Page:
There are 60,000 some people in the East today. There's no turning back.

They really need a plan, right?

Doesn't New Orleans East really need a high density mixed use urban main street? How else does CWL expect to get that?

From the end of the Krupa article:


Nabonne said that with the passage of the master plan amendment, his focus has shifted to another line of defense: "Now, we have to have full and meaningful participation."


That's so true.

New Orleans East needs this process to work. They need a plan.

6 comments:

Civitch said...

While I understand the legitimate concerns of those who were truly worried about the green dot issue, I don't understand the race-baiting language used by the leaders of the opposition, including CWL and Dr. Sanyika. I also wonder who funded the last-minute anti-charter change campaign, which probably cost around 25k. The group has still not filed a financial disclosure, which is always a red flag. Eventually, though, we'll find out who paid, and I doubt it will be fearful NOLA East residents.

jeffrey said...

All of this begs the quetion, how were these communities developed in the first place if no such plan-law existed previously?

One of the many things I'm concerned about regarding the master plan is its effect on the quality of life New Orleans residents have been accustomed to over the years.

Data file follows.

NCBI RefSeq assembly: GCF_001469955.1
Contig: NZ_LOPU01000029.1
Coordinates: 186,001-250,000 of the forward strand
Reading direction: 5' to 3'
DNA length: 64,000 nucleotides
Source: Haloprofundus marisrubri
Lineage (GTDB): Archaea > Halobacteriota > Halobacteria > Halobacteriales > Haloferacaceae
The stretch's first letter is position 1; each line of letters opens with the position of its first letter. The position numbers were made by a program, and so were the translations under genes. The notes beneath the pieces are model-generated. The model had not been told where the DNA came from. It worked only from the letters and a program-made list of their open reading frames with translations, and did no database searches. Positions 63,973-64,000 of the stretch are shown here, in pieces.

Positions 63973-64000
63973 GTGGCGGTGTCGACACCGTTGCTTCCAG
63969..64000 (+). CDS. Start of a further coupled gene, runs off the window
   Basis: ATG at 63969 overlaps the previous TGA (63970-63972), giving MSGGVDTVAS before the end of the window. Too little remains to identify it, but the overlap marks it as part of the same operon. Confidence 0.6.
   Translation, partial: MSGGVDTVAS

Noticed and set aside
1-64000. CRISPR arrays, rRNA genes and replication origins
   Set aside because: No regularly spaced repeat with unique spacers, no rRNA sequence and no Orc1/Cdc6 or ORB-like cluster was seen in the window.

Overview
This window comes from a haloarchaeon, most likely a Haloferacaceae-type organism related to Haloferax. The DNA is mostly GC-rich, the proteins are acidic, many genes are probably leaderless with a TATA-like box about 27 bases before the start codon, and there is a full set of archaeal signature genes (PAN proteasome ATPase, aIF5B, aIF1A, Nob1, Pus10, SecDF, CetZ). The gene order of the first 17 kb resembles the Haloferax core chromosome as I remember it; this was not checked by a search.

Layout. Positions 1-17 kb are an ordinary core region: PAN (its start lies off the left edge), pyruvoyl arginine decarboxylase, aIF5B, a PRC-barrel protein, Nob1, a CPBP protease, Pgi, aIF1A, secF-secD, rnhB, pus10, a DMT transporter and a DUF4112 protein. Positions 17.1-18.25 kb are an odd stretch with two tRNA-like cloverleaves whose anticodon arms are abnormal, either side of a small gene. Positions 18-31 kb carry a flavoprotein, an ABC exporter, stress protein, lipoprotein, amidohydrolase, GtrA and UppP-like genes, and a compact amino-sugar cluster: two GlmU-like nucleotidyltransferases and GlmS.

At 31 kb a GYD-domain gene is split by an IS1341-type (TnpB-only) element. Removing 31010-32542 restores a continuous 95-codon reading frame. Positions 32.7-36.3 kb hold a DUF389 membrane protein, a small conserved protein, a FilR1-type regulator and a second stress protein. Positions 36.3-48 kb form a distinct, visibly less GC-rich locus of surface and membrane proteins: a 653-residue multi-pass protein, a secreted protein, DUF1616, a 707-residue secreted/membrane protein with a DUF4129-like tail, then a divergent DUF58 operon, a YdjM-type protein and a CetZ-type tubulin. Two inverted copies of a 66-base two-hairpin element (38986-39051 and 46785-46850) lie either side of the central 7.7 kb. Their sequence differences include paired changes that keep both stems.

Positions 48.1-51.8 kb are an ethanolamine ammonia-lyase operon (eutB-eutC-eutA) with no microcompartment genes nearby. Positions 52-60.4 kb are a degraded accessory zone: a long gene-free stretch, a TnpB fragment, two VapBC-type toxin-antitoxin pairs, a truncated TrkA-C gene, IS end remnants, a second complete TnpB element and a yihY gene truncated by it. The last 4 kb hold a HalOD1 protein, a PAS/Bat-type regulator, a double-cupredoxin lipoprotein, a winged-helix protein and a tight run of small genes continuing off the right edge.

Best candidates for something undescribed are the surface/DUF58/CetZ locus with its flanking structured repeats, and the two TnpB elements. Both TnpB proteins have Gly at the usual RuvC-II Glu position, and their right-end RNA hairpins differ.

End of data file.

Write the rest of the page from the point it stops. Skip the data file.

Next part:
At the recent District 2 public meeting, attendees were asked by the condescending planning assholes to prioritize a list of generic terms they would like to see in their neighborhoods. Attendees were asked, for example, if they would like more "safety". They weren't told what their request for more "safety" might translate into in the professionally planned new New Orleans. Does it mean more fire stations? Better lighting? Strict enforcement of vagrancy laws? 6PM curfew? Who the fuck knows? The planners aren't listening.

At one point one of the facilitators asked an attendee what kind of business he might like to live near of next to. The man, quite honestly, answered, "a bar." The facilitator looked confused for a moment then chuckled as though this was a joke or something.

These people we are paying tons of money to impose their design on us don't understand us and don't care to.

Why are we tolerating this at all?

Clifton said...

I put this on my blog before the election and I will repeat it here. I don't see how anyone who has any knowledge of the history of this city could have voted yes unless they were in a position where the new master plan did not affect them. I have tried to look as objectively as possible at everything since Katrina and I feel comfortable saying that I haven't seen many if anything that has shown me anyone in leadership has a total vision for all residents of the city. That statement is regardless of color.

What has gone right thus far to think this will? If this plan isn't done right it's going to divide this city for at least the next 20 years and ensure there will never be an election not based on race.

E said...

We'll have a chance to vote on what results from this latest effort. There's no chance in hell I'll be voting for a plan that hasn't earned the support of the East and the 9th Ward. So I hope that the public planning process is credible.

jeffrey said...

The process is not credible.

Civitch said...

@jeffrey - just curious, have you attended any of the meetings?